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Health: Question of Health

Is there any medically proven way of preventing wrinkles (so that I can look like Sophia Loren in my old age)?

Wrinkles are caused mostly by ageing and exposure to the UV rays in sunlight. Smoking also damages the skin. There are two prescription-only preparations that can help smooth out skin. They both contain tretinoin, a chemical related to vitamin A. Retinova is a cream (not available on the NHS) for sun-damaged skin. Retin-A contains the same ingredient but is for acne (it can be prescribed on the NHS). Tretinoin can cause redness, peeling and discolouration.

I want to give my children fluoride supplements to strengthen their teeth but I am worried about the side-effects. Is there any risk?

Ask your water authority how much fluoride is in your supply. If it's more than 0.7 parts per million, there is no need for supplements. In areas with little fluoride in the water, you can use fluoride tablets. Too much can cause fluorosis, which leads to permanent teeth discolouration.

I understand there is a new coil that can treat heavy periods. Does it work? Where is it available?

Intra-uterine coils (IUCDs) have a reputation for causing heavy periods, but one manufacturer has produced one that releases a tiny amount of progesterone as it sits inside the uterus. This combination of coil and hormone is highly effective both as a contraceptive and as a way of lightening periods. The coil is called Mirena and it can be used for up to five years before it needs to be replaced. However, it can take several months before it is fully effective in reducing blood loss. Also, it may not be suitable for young women who have not had children. Mirena is available on the NHS, from GPs or family planning clinics. For further info: www.womens- health.co.uk.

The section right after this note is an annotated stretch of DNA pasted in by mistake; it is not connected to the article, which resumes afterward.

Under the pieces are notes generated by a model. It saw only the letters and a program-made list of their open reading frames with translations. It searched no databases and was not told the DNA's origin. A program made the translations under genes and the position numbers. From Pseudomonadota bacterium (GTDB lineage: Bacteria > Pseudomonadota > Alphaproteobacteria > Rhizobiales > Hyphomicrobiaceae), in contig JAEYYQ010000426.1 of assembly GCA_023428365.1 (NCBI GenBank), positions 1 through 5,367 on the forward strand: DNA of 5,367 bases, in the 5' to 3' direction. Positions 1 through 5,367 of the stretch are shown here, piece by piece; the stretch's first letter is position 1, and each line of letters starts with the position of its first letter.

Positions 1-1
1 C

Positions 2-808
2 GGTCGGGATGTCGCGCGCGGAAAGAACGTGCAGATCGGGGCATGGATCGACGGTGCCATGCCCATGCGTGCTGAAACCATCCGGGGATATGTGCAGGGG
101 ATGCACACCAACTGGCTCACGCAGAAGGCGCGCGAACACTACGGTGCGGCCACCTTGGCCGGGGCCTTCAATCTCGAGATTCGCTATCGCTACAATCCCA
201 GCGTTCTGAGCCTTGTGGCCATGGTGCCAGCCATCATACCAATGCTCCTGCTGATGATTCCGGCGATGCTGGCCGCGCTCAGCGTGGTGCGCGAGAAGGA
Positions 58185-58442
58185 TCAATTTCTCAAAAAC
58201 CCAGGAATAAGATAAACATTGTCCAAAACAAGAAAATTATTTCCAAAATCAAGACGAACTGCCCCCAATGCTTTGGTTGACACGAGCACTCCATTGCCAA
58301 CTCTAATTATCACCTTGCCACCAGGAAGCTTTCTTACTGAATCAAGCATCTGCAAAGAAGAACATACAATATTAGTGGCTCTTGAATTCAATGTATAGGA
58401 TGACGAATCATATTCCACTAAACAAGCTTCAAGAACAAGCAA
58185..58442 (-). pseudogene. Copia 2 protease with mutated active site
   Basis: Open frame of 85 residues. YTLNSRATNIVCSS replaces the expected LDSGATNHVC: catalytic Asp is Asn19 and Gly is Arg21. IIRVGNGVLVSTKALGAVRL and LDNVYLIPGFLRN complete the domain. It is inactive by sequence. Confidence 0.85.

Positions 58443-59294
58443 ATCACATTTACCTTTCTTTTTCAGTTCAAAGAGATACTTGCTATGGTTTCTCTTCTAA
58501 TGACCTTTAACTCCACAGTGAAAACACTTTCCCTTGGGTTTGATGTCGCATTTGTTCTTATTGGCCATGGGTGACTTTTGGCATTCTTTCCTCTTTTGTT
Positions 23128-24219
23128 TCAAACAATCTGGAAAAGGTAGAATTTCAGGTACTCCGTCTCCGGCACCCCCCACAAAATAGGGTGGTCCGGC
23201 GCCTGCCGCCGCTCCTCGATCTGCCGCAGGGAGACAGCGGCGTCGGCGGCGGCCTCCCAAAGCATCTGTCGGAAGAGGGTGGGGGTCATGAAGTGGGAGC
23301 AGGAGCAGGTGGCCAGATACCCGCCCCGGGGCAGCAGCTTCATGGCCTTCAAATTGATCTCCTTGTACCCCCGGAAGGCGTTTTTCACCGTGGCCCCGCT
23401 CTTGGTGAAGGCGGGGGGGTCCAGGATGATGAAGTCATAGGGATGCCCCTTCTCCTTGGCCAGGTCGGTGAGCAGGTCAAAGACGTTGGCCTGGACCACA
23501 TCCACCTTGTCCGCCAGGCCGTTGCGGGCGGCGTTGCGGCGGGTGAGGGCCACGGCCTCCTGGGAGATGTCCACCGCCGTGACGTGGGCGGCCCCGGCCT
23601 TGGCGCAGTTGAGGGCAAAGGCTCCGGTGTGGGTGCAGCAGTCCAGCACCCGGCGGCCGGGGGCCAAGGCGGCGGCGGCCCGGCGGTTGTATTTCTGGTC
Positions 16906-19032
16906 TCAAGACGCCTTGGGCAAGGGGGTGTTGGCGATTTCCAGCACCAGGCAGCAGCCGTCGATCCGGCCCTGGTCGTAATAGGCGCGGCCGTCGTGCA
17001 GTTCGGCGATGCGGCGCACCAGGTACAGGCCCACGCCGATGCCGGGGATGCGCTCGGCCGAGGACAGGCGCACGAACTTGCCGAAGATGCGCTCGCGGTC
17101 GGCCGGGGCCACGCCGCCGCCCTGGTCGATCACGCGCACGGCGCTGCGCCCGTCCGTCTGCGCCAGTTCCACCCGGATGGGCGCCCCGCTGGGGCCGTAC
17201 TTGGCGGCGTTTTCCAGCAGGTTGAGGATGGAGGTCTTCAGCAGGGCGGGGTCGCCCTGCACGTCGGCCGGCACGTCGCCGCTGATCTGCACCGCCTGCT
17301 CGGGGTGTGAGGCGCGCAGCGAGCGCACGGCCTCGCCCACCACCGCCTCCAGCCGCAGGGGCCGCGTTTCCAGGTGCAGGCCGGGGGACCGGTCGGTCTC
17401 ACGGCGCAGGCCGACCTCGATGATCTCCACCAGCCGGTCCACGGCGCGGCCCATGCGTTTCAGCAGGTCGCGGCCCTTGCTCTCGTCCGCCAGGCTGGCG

I've always used aspirin as a painkiller, but recently found out it is no longer recommended for children. Why?

Aspirin has been taken by millions of people (including children) without harmful effects. But paediatricians now believe that a rare condition, called Reye's Syndrome, can affect children who have taken aspirin. It can lead to brain damage and liver failure. Although the likelihood of this is exceedingly small, children under 12 should not be given aspirin. Paracetamol and ibuprofen are good alternatives.

Please send your questions to Question of Health, `The Independent', 1 Canada Square, Canary Wharf, London E14 5DL; fax 0171-293 2182; or e- mail them to health@independent.co.uk. Dr Kavalier regrets he is unable to respond personally